Unknown Failure Mode Cause of Failure?

By Paula Hollywood

Industry Trends

Was an unknown failure mode the root cause of the Southwest Airlines engine failure of April 17. 2018?  Shortly following the accident, Col. Stephen T. Ganyard, USMC (Ret) and ABC News contributor for military and aviation issues, asked in this piece, was it a maintenance issue with Southwest, a design failure at the manufacturing level, or is it a new failure mode that comes with age?  According to NTSB investigators, early indications are metal fatigue may have played a role, but final determination is months away.

It is not the purpose of this blog to draw any conclusions, but rather to reinforce the criticality of that last part of Col. Ganyard’s question regarding failure mode.  In fact, I recently wrote about the importance of knowing asset failure modes in this Industrial IoT/Industry 4.0 Viewpoints blog.  What is fair to say is that all parties involved the design, operation and maintenance of the engine will be involved in the investigation and root cause analysis of this uncontained engine failure. 

Commercial Aviation Is Highly Reliable

As the birthplace of reliability centered maintenance (RCM), the aviation industry is extremely reliable, so much so that the flying public has come to take airline reliability for granted because the risk of an accident is minuscule.  But there is risk and we expressly accept it each and every time we board an aircraft.  As horrific as it was, it was the first US airline fatality in nine years.  However, this one is similar to a 2016 incident that landed safely and that has the attention of the FAA.  As of this writing, the agency has stated it will issue an airworthiness directive within the next two weeks requiring fan blades of engines known as CFM56-7B to be reviewed when they reach a certain number of takeoffs and landings.

Commercial aviation only makes money when planes are flying.  Way back in 1960, the industry recognized the way to keep planes in the air was to improve equipment reliability while containing the cost of maintenance giving birth to reliability centered maintenance (RCM).  RCM is an analysis to determine appropriate actions to ensure that a physical asset continues to operate as expected in its present operating context.  Although RCM has evolved over time, it is still practiced by the aviation industry as well as migrated to many others.  The Nowlan and Heap research at United Airlines at the time concluded that age-related asset failures account for only about 20 percent of all asset failures.  This research has stood the test of time and has been confirmed by other studies.  The ability of the industry to better understand failure lead to a reduction in the number and consequences of commercial aviation accidents.  Other factors in age-related failures include length of service, stress fatigue, erosion/corrosion, and wear.  In this case, the high frequency, short-flight business model employed by Southwest may have contributed to additional engine stress and accelerated potential fan failure.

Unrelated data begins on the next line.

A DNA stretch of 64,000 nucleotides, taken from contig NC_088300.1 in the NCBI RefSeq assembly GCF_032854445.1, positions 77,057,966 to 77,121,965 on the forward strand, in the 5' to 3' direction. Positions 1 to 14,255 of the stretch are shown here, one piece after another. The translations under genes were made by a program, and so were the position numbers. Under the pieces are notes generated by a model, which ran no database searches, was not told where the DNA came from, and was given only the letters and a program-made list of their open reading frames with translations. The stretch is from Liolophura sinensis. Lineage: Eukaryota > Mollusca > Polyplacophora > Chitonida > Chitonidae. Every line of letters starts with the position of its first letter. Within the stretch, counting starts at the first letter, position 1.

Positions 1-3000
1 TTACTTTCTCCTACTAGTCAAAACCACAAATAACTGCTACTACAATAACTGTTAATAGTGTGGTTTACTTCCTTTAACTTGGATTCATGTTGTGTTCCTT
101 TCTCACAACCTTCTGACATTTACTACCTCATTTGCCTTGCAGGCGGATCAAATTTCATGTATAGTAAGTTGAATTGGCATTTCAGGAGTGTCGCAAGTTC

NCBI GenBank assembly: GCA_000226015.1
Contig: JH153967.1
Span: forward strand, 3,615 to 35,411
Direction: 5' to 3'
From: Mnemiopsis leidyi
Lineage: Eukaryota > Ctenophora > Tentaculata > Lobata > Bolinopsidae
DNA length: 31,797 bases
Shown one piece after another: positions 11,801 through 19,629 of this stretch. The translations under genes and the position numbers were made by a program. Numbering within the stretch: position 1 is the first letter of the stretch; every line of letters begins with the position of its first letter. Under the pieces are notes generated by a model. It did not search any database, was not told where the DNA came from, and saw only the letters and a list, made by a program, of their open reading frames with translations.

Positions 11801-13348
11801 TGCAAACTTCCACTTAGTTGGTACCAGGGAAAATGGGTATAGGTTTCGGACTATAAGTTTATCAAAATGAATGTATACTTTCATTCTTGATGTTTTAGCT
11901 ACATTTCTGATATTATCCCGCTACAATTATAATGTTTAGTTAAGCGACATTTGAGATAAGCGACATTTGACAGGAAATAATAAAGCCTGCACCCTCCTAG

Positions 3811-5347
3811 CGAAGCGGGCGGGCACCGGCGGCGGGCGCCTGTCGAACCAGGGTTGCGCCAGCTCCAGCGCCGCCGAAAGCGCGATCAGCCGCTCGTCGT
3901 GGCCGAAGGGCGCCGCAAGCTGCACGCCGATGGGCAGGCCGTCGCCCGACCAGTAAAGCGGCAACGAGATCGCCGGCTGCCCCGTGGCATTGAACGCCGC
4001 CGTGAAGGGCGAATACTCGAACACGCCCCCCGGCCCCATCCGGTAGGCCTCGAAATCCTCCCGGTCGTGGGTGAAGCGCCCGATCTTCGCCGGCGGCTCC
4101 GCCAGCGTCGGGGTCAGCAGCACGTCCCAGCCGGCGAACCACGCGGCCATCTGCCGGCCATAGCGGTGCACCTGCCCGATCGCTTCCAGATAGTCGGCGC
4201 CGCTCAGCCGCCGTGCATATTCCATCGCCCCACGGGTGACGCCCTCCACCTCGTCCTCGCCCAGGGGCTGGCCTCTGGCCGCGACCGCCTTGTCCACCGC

RCM 7 Questions

In the 1980’s, John Moubray translated commercial aviation RCM into a universal technique, RCM2 applicable to all industries.  Moubray distilled it down to seven basic questions that are the essence of RCM. 



What are the functions and associated performance standards of the asset in its present operating context?

Identifies asset functions and performance standards

In what ways does it fail to fulfill its functions?

Defines asset unfitness of asset to perform function to expected and acceptable performance standards

What causes each functional failure?

All events within reason likely to cause each failed state

What happens when each failure occurs?

Description of what happens when asset fails

In what way does each failure matter?

Assessment of failure consequences

What can be done to predict or prevent each failure?

Determines proactive tasks to predict or prevent failure

What should be done if a suitable proactive task cannot be found?

Identifies default actions in absence of known proactive tasks

Seven Basic RCM Questions

In this as in every civil aviation accident, the NTSB will be looking at operations, structure, powerplants, systems, air traffic control, weather, human performance, and survival factors to determine the probable cause.  If the results of the investigation indicate a previously unknown failure mode as the root cause, no doubt investigators will be asking these very same questions as it works to ensure the high reliability of the commercial aviation industry. 

RCM in Manufacturing

In the manufacturing industry, knowing how assets fail is critical to developing effective maintenance strategies.  RCM provides a structured approach to detecting, eliminating, and reducing the frequency of as well as the consequences of each failure mode with a mitigating task.  It also addresses what should be done in the absence of a previously identified mitigating task.  The focus of RCM is the maintenance activities that have the greatest effect on plant performance.  Benefits include improved asset available and reliability, reduced operating and maintenance costs, and great safety.  A better understanding of how plant equipment works is priceless. 

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